Fusing tradition with innovation, the cooks at Miyagi's Japanese Restaurant continuously look for ways to give classic Asian cuisine unique twists. In addition to prepping a standard array of sashimi and maki, sushi chefs coil up a selection of gourmet rolls using premium ingredients, such as tempura lobster, salmon tartare, and seaweed harvested from a mermaid’s pantry. Back in the kitchen, cooks grill and pan-sear the rest of the menu's entrees, including citrus-marinated chilean sea bass and crab-stuffed shrimp.
Divided by two stone half walls, the intimately lit dining room boasts an eclectic assortment of ceiling-mounted lamps and lanterns. Tall, flower-filled vases and tables with etched leaf designs further cultivate a natural and comfortable ambience.
Home of New Jersey’s best Sushi House. We are located in the Iron Bound Section of Newark. Here at the Sushi House of Newark, we specialize in the finest of Japanese Cuisine. Sushi House of Newark values your appreciation for a delicious meal and carries out tremendous efforts to meet your standards. We believe in freshness
At Ichiban Sushi Bar & Sammy's Asian Cuisine, the kitchen preaches inclusion. Chefs stir-fry plates of pad thai along with mongolian beef, and sushi experts arrange artful rolls of fresh fish behind a glimmering black bar. Collectively, this culinary ensemble crafts a menu of Chinese, Japanese, and Thai traditions served amid the warm light of suspended lanterns.
For dinner, patrons peruse everything from homestyle tofu to panang curry and the Dreaming duck—a pan-fried duck breast served with basil sauce. House sauces bring signature flairs to other dishes as well, with a sweet tomato sauce topping the sweet-and-sour fish fillet and the chef’s specialty sauce drizzled over the OE sushi roll’s spicy crab, green onions, roe, and lobster. Other sushi options threaten to overwhelm the indecisive with maki, nigiri, sashimi, and combinations between. Textures collide in the golden cheese roll's mix of shrimp tempura and cream cheese, whereas the volcano roll dresses a california roll with spicy crayfish instead of baking soda and vinegar. Sips of sake and imported Japanese beers wash down bites from any culinary tradition, leaving mouths ready for desserts of green-tea ice cream.
Narita's lunch and dinner menus offer a vast array of classic Japanese cuisine. Snag an appetizing catch with chopstick lures, and nosh on dinner entrees such as the Hibachi jumbo shrimp ($14), served with steamed or fried rice, sautéed vegetables, and a soup or salad, or the popular pork ramen ($12). Prime palates for a delectable dining experience that doesn’t take place in deranged dada dream worlds, with appetizers such as the rock shrimp ($6) or crispy soft shell crab ($7.50). After starting off the day by downing an egg-yolk cocktail and pummeling frozen beef in a freezer, stay consistent by sampling a variety of expertly prepared raw and cooked sushi options. Opt for a delectable maki roll like the Mexico with shrimp tempura and avocado ($5.45), or fling fistfuls of Narita specialty rolls into your kisser, such as the kamikaze ($8.25), which is a tongue-tingling choice twined with eel, tuna, avocado, and spicy mayo.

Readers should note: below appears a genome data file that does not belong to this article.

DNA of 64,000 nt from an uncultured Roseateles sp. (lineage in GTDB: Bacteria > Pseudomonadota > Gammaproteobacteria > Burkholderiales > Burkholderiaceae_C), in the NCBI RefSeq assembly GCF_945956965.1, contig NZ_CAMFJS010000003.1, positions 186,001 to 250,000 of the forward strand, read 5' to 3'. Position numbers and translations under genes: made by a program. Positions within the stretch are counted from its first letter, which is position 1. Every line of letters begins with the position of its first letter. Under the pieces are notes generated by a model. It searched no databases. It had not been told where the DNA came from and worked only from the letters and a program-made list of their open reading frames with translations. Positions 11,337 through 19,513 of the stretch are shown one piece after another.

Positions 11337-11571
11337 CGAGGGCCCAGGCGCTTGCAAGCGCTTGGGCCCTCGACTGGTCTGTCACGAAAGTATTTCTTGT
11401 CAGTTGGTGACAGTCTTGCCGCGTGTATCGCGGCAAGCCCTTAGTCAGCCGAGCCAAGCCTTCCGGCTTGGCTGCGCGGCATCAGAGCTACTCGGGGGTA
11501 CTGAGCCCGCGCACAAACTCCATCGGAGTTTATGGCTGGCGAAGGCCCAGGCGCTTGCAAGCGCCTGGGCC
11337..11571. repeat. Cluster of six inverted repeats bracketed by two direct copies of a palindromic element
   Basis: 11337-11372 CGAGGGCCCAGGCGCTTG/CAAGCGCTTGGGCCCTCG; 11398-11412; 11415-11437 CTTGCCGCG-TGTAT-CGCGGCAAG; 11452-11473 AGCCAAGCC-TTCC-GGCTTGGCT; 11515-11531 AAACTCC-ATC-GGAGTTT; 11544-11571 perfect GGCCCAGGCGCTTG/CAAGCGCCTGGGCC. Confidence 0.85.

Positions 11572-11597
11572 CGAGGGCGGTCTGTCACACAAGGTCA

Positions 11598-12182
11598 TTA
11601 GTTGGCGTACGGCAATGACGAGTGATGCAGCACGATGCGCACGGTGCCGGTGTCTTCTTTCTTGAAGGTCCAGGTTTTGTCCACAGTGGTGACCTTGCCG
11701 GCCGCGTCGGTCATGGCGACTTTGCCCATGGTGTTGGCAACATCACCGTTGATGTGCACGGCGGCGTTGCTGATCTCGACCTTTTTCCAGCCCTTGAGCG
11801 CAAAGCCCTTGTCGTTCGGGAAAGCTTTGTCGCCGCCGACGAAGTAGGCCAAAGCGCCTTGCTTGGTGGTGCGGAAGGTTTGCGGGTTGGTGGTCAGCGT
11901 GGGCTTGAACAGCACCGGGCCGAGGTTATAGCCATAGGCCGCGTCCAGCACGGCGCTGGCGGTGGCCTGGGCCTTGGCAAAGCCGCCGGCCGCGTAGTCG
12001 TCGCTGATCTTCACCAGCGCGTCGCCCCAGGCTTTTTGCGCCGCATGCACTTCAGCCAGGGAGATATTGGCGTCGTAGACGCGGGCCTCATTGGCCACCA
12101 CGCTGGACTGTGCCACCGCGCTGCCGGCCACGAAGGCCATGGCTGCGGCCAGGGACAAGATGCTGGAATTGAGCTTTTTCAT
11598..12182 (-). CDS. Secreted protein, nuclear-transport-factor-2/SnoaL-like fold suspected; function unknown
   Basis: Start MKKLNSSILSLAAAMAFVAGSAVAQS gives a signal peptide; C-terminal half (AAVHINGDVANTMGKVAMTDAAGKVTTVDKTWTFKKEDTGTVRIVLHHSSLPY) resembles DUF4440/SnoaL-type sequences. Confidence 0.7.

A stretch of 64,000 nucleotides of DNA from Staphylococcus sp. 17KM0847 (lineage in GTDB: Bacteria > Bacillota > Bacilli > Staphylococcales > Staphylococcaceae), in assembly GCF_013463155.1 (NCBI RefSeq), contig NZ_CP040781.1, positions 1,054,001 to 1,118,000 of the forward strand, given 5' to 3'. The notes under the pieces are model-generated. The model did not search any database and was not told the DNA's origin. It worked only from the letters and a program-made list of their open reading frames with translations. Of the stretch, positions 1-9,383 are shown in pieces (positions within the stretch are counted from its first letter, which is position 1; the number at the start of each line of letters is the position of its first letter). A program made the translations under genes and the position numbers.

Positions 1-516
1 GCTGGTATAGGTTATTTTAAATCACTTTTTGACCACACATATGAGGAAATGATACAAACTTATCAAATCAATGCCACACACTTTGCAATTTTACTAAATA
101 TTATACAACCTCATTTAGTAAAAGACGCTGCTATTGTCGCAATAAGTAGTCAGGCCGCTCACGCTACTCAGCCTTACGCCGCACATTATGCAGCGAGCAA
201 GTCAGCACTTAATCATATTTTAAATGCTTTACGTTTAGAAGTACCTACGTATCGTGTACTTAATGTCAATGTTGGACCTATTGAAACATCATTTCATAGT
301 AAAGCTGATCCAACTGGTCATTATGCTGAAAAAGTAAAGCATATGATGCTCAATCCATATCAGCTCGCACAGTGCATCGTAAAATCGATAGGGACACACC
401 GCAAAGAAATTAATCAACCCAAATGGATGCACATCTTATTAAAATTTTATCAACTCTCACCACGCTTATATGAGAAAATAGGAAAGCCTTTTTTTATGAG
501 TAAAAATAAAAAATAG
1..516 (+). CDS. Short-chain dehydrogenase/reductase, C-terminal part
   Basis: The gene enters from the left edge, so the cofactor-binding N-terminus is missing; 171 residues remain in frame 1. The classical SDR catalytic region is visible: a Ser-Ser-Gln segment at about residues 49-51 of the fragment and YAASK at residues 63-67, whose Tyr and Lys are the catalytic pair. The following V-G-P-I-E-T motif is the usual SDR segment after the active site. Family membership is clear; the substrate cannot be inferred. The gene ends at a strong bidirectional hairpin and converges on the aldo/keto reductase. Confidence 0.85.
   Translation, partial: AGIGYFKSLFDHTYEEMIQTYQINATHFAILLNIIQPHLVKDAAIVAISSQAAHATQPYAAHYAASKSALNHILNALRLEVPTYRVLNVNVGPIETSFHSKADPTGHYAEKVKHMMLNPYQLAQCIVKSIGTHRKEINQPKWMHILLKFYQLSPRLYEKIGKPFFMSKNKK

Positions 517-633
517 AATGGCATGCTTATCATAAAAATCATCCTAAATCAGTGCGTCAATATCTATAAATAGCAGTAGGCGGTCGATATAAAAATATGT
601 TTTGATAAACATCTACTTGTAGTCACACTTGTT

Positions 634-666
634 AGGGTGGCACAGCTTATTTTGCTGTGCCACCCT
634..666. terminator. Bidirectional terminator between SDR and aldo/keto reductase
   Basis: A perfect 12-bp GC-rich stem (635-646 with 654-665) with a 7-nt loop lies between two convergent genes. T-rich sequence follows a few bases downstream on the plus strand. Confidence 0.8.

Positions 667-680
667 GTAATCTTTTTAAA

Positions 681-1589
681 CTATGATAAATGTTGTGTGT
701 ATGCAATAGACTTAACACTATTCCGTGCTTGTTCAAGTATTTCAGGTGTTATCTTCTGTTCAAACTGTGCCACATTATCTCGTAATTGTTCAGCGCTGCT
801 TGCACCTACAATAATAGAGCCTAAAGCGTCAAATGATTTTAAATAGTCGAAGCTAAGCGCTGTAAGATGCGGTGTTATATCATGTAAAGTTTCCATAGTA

Successful cooking is largely a matter of knowing when to stick with tradition and when to innovate. At Taste of Sensu, tomato salsa adds a kiss of acidity to unorthodox lobster-tail taco. Crisp toast supports pulverized shrimp and ruby-red spicy tuna jam, time-tested sushi ingredients configured in an adventurous fashion. Chefs lace sushi rolls with attention-grabbing ingredients and textures; the Cabo Roll, for instance, combines shrimp tempura and tuna with seared beef, pickled jalapeño, and chipotle mayonnaise, and the spicy tuna roll gets its crunch from hearts of romaine lettuce. Toasting glasses in the dining room brim with sparkling sake, wines fermented on the West coast, and fruity cocktails like the air tanks of an amateur scuba diver.
Chefs have been slicing maki and sashimi behind the black-granite counter at Sansui Restaurant and Sushi Bar since 1994. Uniting down-home hospitality with a deep knowledge of Japanese fare, they answer guests' questions about the restaurant's dishes, which range from standard tempura and teriyaki to the more exotic tako sunamono appetizer, in which octopus soaks in a vinegar sauce. Servers transport these artful creations through an interior adorned with floral accents and wall-mounted decorative fans traditionally used to waft hunger-inducing food scents toward one's enemies. In the lobby, sunshine filtered through rice-paper screens alights on a tall potted bamboo plant as patrons carry out parcels of sushi-grade tuna, salmon, or yellowtail, which Sansui also sells by the pound. (Call in advance to place orders.)